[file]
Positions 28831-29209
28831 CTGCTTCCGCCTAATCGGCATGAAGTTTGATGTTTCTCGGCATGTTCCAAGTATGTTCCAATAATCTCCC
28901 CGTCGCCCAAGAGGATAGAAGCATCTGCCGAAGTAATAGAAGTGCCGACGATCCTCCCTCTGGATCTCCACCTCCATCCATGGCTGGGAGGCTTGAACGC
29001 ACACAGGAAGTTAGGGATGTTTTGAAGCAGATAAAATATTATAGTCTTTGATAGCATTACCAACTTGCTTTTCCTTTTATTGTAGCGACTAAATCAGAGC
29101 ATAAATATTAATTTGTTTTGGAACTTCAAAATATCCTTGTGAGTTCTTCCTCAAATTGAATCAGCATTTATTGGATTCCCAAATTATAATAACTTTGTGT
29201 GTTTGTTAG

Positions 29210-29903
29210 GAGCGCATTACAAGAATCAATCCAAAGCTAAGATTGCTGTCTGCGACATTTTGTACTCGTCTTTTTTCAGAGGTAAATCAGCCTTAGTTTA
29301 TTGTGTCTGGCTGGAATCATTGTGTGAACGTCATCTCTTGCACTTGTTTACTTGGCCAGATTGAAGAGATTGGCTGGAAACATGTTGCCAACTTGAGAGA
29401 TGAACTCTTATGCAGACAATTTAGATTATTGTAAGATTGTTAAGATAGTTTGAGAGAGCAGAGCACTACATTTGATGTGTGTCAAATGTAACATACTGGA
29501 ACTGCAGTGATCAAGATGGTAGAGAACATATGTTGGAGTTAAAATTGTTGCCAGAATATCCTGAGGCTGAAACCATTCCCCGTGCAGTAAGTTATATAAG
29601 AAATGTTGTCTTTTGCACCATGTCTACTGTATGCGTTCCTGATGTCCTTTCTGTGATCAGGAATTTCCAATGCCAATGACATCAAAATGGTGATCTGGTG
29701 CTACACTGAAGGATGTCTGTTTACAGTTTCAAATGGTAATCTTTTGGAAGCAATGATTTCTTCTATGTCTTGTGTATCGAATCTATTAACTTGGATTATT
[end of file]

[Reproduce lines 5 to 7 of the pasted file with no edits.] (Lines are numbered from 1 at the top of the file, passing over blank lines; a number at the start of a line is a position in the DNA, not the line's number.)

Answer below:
29101 ATAAATATTAATTTGTTTTGGAACTTCAAAATATCCTTGTGAGTTCTTCCTCAAATTGAATCAGCATTTATTGGATTCCCAAATTATAATAACTTTGTGT
29201 GTTTGTTAG

Positions 29210-29903